“If we don’t fill the vacuum in which the populists operate, we will never succeed,” Michael Kretschmer, prime minister of the East German state of Saxony and a member of the Christian Democratic Union, told CNBC last week. of former Chancellor Angela Merkel. .

Political divisions around Ukraine and the green agenda

Although a right-wing majority seems unlikely, a higher proportion of these MEPs could see their parties unite around certain issues, likely delaying – or even blocking – some legislation.

“Votes in the EP are no longer exclusively dominated by the ‘grand coalition’ of centrist parties. Instead, varying coalitions are formed depending on the issue at stake,” Teneo analysts said in a note on last month.

Environmental policy is a key target for the right, with an anti-climate policy agenda already undermining initiatives such as the EU Green Deal framework – the bloc’s flagship carbon neutrality program – and other climate policies . A wave of farmer protests earlier this year highlighted these growing frictions, with far-right groups presenting a green agenda against agriculture.

Tractors are parked in the Am Hagen parking lot during a farmers’ demonstration.

Armin Weigel | Alliance in pictures | Getty Images

Support for Ukraine could also suffer, with a number of current right-wing MEPs expressing frustration with the EU’s continued financial support for the war-torn country. It would also likely impact defense spending and European Commission President Ursula von der Leyen’s ambitions for greater bloc-wide integration.

Elsewhere, EU enlargement could also be put on hold, with a right-wing push delaying the kind of institutional reform needed to admit potential members such as Ukraine and Moldova. And more immediately, a divided Parliament could delay the upcoming appointment of a new president of the European Commission, the EU’s legislative body.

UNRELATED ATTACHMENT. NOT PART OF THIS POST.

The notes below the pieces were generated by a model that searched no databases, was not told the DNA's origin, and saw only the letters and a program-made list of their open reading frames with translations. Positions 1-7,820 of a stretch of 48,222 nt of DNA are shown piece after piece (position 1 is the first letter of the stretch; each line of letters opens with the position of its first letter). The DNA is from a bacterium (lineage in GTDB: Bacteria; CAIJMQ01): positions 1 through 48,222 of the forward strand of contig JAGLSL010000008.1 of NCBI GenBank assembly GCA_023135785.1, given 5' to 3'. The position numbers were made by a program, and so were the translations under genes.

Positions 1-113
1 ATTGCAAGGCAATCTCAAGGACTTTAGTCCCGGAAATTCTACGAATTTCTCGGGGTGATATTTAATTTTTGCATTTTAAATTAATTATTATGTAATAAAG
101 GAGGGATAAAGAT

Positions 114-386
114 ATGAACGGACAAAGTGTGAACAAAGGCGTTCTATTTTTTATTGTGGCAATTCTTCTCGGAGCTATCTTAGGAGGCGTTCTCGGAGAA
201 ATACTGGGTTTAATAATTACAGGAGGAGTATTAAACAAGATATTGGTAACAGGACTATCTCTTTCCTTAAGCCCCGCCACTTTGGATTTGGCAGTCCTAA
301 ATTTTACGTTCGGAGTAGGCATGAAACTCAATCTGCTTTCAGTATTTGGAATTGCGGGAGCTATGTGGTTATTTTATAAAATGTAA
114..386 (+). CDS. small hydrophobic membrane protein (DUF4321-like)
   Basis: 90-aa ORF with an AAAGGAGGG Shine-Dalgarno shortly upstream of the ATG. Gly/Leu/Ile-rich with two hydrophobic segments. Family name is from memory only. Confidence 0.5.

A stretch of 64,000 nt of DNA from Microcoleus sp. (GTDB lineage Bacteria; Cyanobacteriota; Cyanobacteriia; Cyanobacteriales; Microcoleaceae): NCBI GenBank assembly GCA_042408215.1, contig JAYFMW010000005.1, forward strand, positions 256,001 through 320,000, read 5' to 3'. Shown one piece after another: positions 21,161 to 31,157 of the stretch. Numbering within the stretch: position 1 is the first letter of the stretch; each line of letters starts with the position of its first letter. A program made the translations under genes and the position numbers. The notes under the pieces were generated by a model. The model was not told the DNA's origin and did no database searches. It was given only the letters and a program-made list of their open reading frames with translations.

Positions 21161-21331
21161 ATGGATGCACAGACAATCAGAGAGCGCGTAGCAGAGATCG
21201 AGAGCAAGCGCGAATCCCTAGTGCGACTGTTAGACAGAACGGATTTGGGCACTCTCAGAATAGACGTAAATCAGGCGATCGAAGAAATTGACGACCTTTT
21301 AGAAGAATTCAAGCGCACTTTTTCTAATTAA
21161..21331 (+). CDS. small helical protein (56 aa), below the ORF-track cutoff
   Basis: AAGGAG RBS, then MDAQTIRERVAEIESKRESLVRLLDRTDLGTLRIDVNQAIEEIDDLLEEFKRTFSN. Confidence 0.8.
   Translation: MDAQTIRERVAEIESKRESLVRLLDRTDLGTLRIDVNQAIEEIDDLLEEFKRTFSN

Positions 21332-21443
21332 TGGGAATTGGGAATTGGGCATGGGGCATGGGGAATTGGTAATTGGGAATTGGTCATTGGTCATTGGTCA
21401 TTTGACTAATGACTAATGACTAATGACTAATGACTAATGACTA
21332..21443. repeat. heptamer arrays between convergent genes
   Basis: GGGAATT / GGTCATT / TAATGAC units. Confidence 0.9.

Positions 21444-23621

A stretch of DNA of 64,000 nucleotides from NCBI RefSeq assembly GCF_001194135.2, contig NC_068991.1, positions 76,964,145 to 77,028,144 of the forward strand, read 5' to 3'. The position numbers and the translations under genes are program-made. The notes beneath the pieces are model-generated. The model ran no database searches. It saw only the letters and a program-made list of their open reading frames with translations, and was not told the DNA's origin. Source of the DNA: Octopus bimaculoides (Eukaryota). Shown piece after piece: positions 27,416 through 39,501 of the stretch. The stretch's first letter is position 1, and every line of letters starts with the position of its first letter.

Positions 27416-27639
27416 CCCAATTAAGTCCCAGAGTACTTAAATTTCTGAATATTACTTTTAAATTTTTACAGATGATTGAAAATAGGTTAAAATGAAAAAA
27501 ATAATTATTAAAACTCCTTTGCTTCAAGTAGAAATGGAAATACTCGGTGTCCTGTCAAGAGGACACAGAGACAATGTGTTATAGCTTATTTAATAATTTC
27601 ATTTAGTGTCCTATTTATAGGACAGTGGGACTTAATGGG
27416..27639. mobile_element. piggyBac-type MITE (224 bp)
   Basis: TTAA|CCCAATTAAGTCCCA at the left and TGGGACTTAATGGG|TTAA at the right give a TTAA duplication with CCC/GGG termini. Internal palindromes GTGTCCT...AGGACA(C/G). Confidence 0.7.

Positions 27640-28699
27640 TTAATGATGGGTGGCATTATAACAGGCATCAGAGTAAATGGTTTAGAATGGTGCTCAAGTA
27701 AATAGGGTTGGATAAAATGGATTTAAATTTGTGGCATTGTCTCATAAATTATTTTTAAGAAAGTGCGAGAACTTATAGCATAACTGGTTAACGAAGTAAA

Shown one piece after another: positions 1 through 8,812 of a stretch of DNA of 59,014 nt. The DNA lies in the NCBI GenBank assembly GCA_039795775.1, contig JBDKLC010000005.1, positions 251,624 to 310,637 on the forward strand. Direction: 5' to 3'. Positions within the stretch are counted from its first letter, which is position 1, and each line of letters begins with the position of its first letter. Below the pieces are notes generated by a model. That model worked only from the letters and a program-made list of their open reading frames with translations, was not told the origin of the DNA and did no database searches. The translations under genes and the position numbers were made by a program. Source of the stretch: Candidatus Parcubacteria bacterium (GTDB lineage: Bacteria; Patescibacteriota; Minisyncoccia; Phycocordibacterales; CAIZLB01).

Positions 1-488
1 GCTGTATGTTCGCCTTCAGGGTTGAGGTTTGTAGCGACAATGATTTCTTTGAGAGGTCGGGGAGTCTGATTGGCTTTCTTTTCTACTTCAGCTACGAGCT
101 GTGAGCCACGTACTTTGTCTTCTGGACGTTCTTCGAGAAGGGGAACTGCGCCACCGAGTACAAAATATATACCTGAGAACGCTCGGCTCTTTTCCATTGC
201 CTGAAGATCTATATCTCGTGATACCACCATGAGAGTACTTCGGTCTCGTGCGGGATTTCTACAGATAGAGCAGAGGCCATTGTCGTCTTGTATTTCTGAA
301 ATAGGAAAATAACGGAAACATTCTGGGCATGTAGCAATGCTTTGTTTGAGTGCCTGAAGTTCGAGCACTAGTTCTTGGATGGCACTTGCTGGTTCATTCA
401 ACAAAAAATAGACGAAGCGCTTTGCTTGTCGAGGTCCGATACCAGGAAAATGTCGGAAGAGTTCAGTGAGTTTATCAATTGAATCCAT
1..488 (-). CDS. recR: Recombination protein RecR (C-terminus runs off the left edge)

Overcoming Internal Squabbles

Questions remain about how much power the right will be able to wield given the deep divisions between the ECR and ID – and within the groups themselves.

“The results could further complicate some policy decisions within the EU, but they will not paralyze the union, in our view,” Berenberg Economics said in a note on Friday.

Most ECR parties, for example, while highly critical of the EU, have led or been part of governments in their member states and are accustomed to working within the bloc. The ID, for its part, is much more hostile towards the EU, and its two main parties remain on the fringes of mainstream politics.

Meanwhile, deep divisions emerged within the ID itself last month when it expelled the far-right Alternative for Germany (AfD) party following a series of scandals, including comments controversial statements made by its main candidate on Germany’s Nazi past.

“These different positions, combined with bilateral conflicts between ECR and ID members, make formal cooperation between the two groups very unlikely and will reduce their influence,” said Luigi Scazzieri, senior researcher at the independent think tank Center for European Reform. in an April note.

However, there remains a fear that the more corrosive effects of a right turn will become apparent only later.

“Their influence is likely to be felt over time, as dominant political forces feel pressure to lean right on issues such as climate policy,” Scazzieri added.